Asked about a new proposal from Democrat Rep. Charlie Rangel, Chairman of the House Ways & Means Committee, that would increase taxes on the wealthiest Americans in order to help finance health care reform, Sebelius replied that “I think everything is on the table and discussions are under way.”
Asked whether the administration would reject any reform proposals that included taxing employer-provided health care benefits, Sebelius was equally equivocally.
There are “no lines in the sand at this point,” she said.
The Obama aide also gave an update on the administration’s preparations to fight the H1N1, or “swine flu,” in the fall when the regular flu season begins.
The HHS Secretary said that if testing of the vaccine goes well, a vaccine should be ready by mid-October.
WASHINGTON (CNN) – Health and Human Services Secretary Kathleen Sebelius said Sunday that the federal government is doing everything it can to be ready for the traditional flu season this fall and winter, now that the H1N1 swine flu virus has become a global public health concern.
“We are certainly making every effort to be totally prepared,” Sebelius said on CNN’s State of the Union, adding that the production of a swine flu vaccine could begin as early as the end of the summer if a vaccination program is ultimately recommended.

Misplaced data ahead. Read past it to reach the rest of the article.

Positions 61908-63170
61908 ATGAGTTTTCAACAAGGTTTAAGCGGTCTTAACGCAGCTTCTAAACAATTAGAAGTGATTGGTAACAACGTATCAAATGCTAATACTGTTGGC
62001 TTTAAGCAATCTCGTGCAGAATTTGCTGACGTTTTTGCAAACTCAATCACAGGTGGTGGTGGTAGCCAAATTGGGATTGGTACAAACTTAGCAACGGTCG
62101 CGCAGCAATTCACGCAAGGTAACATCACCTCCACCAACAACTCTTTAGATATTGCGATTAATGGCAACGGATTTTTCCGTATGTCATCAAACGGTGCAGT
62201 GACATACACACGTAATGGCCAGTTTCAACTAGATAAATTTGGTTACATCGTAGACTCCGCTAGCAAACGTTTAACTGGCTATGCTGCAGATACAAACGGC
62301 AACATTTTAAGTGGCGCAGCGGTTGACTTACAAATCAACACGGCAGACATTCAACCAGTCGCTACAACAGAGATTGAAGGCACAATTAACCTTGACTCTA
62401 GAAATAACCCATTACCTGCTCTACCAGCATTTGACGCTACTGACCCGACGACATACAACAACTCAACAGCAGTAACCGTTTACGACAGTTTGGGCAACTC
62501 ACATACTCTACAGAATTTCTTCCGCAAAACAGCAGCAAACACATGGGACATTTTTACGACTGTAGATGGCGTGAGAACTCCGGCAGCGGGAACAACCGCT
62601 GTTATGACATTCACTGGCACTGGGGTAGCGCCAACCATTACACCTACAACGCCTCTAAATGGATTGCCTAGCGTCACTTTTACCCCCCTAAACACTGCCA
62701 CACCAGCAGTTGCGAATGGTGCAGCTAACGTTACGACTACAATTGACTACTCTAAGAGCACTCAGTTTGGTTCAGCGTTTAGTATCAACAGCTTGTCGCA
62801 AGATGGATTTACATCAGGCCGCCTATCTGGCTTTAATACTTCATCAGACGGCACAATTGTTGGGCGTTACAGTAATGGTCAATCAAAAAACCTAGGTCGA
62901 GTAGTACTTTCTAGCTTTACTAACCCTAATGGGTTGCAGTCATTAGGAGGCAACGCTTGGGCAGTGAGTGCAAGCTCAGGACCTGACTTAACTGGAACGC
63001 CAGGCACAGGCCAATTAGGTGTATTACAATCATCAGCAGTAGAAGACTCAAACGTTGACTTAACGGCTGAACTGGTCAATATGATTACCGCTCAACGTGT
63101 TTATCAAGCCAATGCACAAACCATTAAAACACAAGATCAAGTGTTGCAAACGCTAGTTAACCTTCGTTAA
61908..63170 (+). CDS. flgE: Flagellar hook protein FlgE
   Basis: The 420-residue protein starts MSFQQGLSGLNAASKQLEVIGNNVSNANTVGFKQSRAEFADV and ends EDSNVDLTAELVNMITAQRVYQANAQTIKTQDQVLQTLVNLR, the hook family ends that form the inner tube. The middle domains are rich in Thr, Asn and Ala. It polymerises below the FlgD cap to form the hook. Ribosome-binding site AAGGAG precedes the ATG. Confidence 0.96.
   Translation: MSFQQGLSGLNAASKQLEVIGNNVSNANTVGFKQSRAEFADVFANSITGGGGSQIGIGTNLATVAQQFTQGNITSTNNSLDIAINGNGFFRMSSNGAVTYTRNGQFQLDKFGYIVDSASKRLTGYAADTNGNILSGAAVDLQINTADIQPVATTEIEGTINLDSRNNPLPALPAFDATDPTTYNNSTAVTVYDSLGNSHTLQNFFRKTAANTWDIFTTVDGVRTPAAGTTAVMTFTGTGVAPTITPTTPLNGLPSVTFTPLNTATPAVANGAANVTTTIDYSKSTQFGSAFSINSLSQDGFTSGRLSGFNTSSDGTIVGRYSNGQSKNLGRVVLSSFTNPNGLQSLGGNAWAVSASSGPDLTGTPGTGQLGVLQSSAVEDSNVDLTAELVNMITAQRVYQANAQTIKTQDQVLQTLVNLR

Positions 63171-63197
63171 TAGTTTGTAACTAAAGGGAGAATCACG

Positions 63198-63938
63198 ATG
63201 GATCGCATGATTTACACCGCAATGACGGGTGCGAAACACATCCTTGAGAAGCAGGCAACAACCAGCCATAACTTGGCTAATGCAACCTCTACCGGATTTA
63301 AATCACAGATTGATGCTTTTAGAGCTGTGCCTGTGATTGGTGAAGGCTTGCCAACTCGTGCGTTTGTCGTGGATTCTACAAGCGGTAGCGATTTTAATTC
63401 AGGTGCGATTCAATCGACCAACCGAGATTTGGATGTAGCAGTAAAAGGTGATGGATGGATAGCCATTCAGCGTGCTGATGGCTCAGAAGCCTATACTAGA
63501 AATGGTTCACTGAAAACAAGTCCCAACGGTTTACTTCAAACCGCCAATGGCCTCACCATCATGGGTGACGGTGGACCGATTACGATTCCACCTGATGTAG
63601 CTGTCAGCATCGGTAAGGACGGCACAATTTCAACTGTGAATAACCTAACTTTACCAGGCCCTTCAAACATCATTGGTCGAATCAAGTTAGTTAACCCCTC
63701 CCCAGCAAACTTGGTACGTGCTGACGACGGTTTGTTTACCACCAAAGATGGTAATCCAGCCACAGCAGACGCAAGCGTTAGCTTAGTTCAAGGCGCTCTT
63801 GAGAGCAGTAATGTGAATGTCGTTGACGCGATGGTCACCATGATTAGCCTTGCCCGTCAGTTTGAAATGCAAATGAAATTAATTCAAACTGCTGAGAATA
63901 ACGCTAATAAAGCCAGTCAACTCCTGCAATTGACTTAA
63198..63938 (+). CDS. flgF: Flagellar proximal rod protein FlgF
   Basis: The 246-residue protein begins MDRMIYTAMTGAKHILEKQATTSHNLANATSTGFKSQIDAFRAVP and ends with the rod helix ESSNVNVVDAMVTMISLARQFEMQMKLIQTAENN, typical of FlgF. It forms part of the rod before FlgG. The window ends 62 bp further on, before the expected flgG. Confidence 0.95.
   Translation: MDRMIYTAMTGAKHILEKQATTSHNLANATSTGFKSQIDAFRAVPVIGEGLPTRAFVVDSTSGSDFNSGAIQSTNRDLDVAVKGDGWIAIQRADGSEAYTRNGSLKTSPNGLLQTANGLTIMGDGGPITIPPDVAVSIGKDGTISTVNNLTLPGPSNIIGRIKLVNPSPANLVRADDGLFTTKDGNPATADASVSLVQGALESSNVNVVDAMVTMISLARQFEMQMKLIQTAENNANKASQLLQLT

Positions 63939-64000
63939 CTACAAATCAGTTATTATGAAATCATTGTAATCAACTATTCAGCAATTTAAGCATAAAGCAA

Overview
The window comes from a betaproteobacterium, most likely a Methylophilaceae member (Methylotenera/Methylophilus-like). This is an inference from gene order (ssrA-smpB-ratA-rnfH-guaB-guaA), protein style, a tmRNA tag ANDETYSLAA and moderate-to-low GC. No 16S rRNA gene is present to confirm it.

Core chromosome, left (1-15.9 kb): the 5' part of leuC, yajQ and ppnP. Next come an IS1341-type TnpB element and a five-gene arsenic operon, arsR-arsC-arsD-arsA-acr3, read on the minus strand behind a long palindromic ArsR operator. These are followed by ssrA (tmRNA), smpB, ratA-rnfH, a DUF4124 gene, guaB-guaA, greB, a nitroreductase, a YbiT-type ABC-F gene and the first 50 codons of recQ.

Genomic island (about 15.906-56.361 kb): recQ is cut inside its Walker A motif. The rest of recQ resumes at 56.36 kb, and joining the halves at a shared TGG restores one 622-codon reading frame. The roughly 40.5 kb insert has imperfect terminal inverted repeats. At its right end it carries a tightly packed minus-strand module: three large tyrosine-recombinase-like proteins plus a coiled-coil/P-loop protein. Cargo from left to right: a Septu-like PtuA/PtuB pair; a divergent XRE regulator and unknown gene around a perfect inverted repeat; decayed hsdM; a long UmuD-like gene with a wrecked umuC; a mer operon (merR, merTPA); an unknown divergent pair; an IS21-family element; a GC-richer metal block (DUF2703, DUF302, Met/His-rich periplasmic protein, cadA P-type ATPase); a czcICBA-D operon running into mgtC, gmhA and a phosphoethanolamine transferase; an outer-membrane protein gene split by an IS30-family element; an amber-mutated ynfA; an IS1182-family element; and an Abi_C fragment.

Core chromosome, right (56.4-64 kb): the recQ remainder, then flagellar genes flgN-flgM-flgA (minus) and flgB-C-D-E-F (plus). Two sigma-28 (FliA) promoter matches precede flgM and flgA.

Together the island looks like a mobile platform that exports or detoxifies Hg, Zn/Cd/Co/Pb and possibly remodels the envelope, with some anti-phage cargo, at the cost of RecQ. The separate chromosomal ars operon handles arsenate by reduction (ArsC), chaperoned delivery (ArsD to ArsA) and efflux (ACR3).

“The good news is it still seems like not such a lethal virus,” Sebelius added. “But we are fully prepared . . . . Preparation is very much under way for what may happen this fall.”
Late last week, the World Health Organization raised its swine flu alert level to 6 – the highest level on WHO’s scale. It signifies the existence of a global pandemic – from the point of view of geographic spread rather than the sheer number of cases.
“The costs are crushing us,” HHS Secretary Kathleen Sebelius said Sunday on CNN’s State of the Union. “It’s hurting families. Our businesses are less competitive. We can’t continue on this pathway,” the Obama Cabinet member added.
To achieve Obama’s health care reform agenda, the administration is considering several different approaches including a public insurance option, Sebelius said Sunday.
A public option would be similar to the existing Medicare and Medicaid programs and, by competing with plans offered by private insurers, the White House hopes it would help to lower the cost of coverage throughout the market.
“Competition is a good thing . . . Choice and competition is what we want,” Sebelius told CNN Chief National Correspondent John King Sunday.
“The president does not want to dismantle privately owned plans. He doesn’t want the 180 million people who have employer coverage to lose that coverage. He wants to strengthen the marketplace.”
WASHINGTON (CNN) - The Senate confirmed former Kansas Gov. Kathleen Sebelius as secretary of Health and Human Services Tuesday on a 65-31 vote.
With the Sebelius confirmation, every Cabinet post in the Obama administration has now been filled.